Wisconsin Fly Fishing for Trout

Hendrickson Mayfly Hatch
Ephemerella subvaria


subvaria nymphHendrickson mayfly hatch (Ephemerella subvaria) is is a major mayfly on the freestone streams throughout Northern Wisconsin. The abundant nymphs are found in the riffles among the rock and gravel bottom. Depending on the Spring weather pattern and the stream, Ephemerella subvaria nymphs will be hatching anywhere from mid-April to mid-May. If the temperatures stay cooler the hatch can last for 2 to 3 weeks. Offering fly fishermen some great Spring trout fishing.

During this time in the mornings the trout will begin to key in on the Ephemerella subvaria nymphs. The nymphs become very active and their wing cases will turn very dark prior to emergence. A size #12 hare's ear nymph can be deadly prior to the hatch. Once the hatch first begins a CDC wing emerger or a soft hackle wet fly can take a lot of trout. When the small gray winged sailboats start to cover the water a size #12 or #14 comparadun, or the classic light and dark Hendrickson dry flies can make an exciting afternoon of fishing.

The male Ephemerella subvaria duns are generally smaller than the females with larger eyes and a dark reddish color. The female Hendrickson duns are more of a gray-brown color with a touch of pink and have smaller eyes. This can be important to take notice of because at times feeding trout may become very selective for either the male or female emerging duns.

In cooler Spring weather the Hendrickson hatch will begin around 1:00-2:00 pm in the afternoon and can last for a couple of hours. On overcast days the hatch may sporatically occur from late morning through the afternoon. If the weather is unseasonably cold the duns may be forced to ride on the water for long time before being able to fly off which makes the helpless duns an easy meal for rising trout.

In the evening don't pass up the terrific Hendrickson spinner falls. They generally occur around dusk over the riffles and faster sections of the river. Hendrickson spinner falls may also appear in the morning during really warm Springtime temperatures.

Ephemerella subvaria nymph

Ephemerella subvaria nymphs
Ephemerellasubvaria nymph

Below is a short video I took of an Ephemerella subvaria nymph (Hendrickson) swimming. Notice the swimming motions of the nymph. This is why a small, dark wiggle nymph pattern works so well when the trout are feeding on the nymphs, if you have the patience to tie them. :-)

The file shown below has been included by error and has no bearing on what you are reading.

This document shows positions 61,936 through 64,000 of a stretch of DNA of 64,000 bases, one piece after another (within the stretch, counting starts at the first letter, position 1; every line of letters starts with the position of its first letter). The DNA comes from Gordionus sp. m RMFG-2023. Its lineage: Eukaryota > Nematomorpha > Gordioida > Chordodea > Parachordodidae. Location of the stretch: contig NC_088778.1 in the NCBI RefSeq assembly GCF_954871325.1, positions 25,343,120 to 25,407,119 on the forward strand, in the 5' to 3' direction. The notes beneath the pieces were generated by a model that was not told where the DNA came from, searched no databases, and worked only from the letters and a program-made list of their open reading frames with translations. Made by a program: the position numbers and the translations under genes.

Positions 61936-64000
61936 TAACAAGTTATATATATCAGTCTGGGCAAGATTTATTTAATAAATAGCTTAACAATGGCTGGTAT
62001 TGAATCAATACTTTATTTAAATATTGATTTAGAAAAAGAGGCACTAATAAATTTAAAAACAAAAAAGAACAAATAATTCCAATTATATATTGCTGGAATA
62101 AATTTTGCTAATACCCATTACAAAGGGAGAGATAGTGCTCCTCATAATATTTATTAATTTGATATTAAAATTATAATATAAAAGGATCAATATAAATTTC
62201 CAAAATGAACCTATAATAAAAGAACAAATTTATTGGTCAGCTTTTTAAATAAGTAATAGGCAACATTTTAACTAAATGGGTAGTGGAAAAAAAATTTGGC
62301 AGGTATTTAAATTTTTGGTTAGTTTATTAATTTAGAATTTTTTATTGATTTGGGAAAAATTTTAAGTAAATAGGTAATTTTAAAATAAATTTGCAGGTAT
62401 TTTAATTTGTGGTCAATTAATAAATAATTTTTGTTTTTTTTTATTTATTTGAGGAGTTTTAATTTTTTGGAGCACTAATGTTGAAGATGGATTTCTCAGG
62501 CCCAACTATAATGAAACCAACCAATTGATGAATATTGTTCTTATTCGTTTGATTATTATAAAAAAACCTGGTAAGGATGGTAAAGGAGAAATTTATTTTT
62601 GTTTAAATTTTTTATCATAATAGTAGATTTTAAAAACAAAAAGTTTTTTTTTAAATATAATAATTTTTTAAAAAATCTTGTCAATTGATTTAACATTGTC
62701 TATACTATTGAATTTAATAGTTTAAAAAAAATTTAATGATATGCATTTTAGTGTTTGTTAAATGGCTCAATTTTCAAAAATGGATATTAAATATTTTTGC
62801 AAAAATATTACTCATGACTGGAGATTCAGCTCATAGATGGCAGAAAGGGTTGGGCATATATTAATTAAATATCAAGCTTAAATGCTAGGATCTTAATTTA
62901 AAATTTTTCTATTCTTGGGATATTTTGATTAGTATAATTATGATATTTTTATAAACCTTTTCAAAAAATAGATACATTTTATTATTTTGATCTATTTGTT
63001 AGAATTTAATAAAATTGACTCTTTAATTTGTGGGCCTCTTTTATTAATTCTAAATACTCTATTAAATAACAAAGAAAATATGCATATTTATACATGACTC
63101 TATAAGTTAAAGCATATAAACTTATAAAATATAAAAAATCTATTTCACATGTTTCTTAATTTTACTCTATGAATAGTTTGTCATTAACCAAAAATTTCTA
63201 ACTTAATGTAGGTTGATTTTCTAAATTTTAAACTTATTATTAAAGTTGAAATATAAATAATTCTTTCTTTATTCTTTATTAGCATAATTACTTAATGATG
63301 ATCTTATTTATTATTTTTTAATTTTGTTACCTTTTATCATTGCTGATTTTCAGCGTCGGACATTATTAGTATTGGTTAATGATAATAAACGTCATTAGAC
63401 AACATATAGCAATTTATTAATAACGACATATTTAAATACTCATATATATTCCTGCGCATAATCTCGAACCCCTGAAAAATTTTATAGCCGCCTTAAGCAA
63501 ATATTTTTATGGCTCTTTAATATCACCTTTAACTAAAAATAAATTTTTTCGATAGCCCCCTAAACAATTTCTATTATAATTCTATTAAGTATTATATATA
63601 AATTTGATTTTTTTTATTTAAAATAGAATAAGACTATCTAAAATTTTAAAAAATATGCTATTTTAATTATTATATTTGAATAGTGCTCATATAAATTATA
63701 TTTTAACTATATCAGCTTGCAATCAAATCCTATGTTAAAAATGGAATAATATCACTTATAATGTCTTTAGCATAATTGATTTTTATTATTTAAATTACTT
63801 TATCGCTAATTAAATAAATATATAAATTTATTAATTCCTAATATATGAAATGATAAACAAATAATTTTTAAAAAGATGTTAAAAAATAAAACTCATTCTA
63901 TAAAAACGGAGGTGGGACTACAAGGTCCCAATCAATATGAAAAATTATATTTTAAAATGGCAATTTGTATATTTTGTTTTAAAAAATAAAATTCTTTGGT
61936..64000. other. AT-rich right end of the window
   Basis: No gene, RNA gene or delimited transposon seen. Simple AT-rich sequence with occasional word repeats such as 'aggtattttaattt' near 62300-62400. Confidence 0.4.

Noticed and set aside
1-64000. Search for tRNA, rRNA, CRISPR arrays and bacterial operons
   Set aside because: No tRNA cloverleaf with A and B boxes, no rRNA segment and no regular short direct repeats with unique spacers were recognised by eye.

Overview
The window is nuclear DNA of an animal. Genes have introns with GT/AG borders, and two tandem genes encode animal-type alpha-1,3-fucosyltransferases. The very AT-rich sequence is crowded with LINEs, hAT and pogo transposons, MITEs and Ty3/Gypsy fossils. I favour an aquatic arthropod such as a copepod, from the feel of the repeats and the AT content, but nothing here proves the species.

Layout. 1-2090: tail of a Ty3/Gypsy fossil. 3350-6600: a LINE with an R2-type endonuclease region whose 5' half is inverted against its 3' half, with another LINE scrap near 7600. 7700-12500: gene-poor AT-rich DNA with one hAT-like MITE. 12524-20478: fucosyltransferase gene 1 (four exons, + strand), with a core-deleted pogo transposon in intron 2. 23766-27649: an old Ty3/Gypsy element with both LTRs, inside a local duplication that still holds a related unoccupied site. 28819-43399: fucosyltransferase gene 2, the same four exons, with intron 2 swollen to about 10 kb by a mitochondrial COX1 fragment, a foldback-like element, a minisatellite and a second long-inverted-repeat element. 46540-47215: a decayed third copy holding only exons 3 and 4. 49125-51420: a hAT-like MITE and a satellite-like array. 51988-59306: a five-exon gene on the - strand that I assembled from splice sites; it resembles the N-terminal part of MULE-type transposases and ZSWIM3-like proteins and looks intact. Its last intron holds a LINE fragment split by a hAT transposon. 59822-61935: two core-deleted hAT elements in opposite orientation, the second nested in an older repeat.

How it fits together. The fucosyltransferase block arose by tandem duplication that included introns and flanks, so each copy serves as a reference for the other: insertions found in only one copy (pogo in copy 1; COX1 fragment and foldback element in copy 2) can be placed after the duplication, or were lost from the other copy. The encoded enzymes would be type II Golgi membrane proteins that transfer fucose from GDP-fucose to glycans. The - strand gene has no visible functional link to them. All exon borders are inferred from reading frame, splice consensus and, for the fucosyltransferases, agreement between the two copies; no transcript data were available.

Ephemerella subvaria dun

Hendrickson duns
Ephemerella subvaria male dun (red quill)

Ephemerella subvaria Hendrickson mayfly emerging
Ephemerella subvaria Hendrickson mayfly dun

Ephemerella subvaria male dun (red quill)
Hendrickson comparadun pattern

Hendrickson Dun Mayfly
Ephemerella subvaria water

Click here for Hendrickson mayfly patterns.

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Page Reviews

Web Page: Hendrickson Mayfly Hatch | Red Quill | Ephemerella subvaria
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Overall Rating: 4.5 stars - 4 reviews

Paged Reviewed: Hendrickson Mayfly Hatch | Red Quill | Ephemerella subvaria
Reviewed By: M. Nieboer
Page Rating: 4.5
Review Date: 10 March 2015
Page Review:
Great photos of the naturals, and great flies...I'm already tying.
Paged Reviewed: Hendrickson Mayfly Hatch | Red Quill | Ephemerella subvaria
Reviewed By: J Hosking
Page Rating: 4.5
Review Date: 7 August 2012
Page Review:
Very informative page, helps me better understand the Hendrickson hatch. Love the photos!.
Paged Reviewed: Hendrickson Mayfly Hatch | Red Quill | Ephemerella subvaria
Reviewed By: B Towle
Page Rating: 5.0
Review Date: 3 January 2014
Page Review:
Very informative. Great pictures on the lifespan of a Hendrickson and what they look like.
Paged Reviewed: Hendrickson Mayfly Hatch | Red Quill | Ephemerella subvaria
Reviewed By: Matt
Page Rating: 5.0
Review Date: 15 February 2014
Page Review:
Well done. Lovely page of one of my favorite mayfly hatches. Great pictures. I fish almost exclusively on the Delaware system and see more Hendricksons (females?) than I do see the Red Quills (males) might you be able to offer an explanation of that? Thanks.
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